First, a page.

Mr Mercer told ITV’s Peston programme about being sacked by text: ‘It is a bit of a disaster. It didn’t go as I planned. I thought I was doing the right thing.
‘It is poor. It is weak. It is embarrassing. But that is the way some people operate in Westminster.’
Mr Mercer had blasted the Government yesterday afternoon in an interview with Times Radio.
He said he believes Mr Johnson is ‘deeply committed’ to the Northern Ireland veterans issue ‘but the truth is that nothing, nothing has been done’.
He said: ‘And we’ve had an incredibly difficult year with coronavirus and all the rest of it and he’s the Prime Minister. He’s got all these challenges going on. And I respect that and I totally accept that.
‘But he should, you know, he should expect his ministers I think to be as committed to the manifesto as he is, alright. And if I’m made to feel like I’m the last man in the room who’s willing to fulfil our manifesto commitments, there’s something wrong. We reached that point, so I left.’
Mr Mercer continued: ‘This is the most distrustful, awful environment I’ve ever worked in, in government.
Mr Mercer published his resignation letter which revealed he was ‘forced’ to leave Government
Mr Mercer said he will lobby on behalf of Northern Ireland veterans in Parliament, having said he made promises to those troops in Mr Johnson’s name
10 Downing Street claimed Mr Mercer resigned, but the former veterans minister said he was ‘relieved of my responsibilities’
‘Almost nobody tells the truth is what I’ve worked out over the last 36 hours. And, you know, so I don’t think anyone really can get on their high horse about trust and ethics and all the rest of it in politics, because as far as I’m concerned, most of it is a bit of a cesspit, I think we do have a clear commitment to follow through on our promises and do right by those who serve.’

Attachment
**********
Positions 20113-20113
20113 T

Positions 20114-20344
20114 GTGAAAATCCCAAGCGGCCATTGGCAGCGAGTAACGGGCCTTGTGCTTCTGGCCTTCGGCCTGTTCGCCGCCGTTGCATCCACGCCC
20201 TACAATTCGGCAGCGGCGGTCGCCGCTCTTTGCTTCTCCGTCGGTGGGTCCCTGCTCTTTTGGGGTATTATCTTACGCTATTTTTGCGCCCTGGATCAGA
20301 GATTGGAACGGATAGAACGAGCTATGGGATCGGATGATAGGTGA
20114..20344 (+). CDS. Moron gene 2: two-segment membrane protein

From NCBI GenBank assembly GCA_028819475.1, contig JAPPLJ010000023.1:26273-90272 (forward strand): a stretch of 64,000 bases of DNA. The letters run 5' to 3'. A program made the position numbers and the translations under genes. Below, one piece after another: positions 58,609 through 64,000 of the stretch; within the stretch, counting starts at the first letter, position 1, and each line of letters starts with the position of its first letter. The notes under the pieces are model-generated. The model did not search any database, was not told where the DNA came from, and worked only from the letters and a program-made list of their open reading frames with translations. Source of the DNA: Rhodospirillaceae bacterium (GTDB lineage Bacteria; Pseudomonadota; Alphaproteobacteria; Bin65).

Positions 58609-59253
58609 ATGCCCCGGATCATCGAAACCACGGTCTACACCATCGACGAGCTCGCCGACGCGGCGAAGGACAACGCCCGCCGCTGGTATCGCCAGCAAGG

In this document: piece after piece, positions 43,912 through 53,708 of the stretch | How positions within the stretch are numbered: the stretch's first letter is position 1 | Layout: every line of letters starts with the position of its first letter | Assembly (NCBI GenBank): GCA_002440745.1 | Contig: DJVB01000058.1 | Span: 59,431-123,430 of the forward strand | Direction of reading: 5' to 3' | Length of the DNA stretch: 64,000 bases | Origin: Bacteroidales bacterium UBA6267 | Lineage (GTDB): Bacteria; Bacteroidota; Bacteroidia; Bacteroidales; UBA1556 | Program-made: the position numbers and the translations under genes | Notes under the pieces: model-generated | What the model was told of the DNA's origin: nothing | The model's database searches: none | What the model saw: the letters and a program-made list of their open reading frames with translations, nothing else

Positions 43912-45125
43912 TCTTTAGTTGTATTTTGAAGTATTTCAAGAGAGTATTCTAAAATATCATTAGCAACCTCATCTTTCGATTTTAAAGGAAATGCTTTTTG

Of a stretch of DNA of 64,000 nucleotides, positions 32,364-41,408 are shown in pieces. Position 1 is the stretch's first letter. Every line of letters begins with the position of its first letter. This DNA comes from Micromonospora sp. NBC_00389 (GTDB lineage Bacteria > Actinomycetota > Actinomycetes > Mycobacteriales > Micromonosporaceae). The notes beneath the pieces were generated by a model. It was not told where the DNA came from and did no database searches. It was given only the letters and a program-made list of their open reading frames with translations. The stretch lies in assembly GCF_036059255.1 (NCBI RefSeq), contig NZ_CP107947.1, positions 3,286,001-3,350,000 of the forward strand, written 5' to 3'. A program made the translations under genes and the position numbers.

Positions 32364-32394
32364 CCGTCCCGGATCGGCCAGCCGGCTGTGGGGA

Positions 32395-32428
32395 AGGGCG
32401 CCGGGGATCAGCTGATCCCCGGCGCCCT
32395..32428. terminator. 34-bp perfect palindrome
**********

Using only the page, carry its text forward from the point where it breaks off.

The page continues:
Mr Mercer said he believed the Government was guilty of a ‘gross betrayal’ by failing to do more to protect British veterans who served during the Troubles.
He said: ‘The reality is that for these people, their experiences after having served this nation, 50 years later, they are constantly being dragged over to Northern Ireland, and asked to relive their experiences, it is people are drinking themselves to death.
‘It is breaking up families, it is ruining our finest people. And all they did was serve at the behest of this government at the behest of the House of Commons, to uphold the rule of law on the peace and when the peace in Northern Ireland.
‘And yet now we’re happy to cut them off to people who want to rewrite history. And that is all that’s going on, you know that nothing’s changed here.
‘But the politics, and for me, it’s a gross betrayal of people who signed up to serve in the military.’
Mr Mercer has been heavily involved in the Overseas Operations (Service Personnel and Veterans) Bill, which was being considered by MPs this week as it goes through its final stages in Parliament.
The legislation was developed in response to legal claims made after operations in Iraq and Afghanistan, but does not cover incidents in Northern Ireland.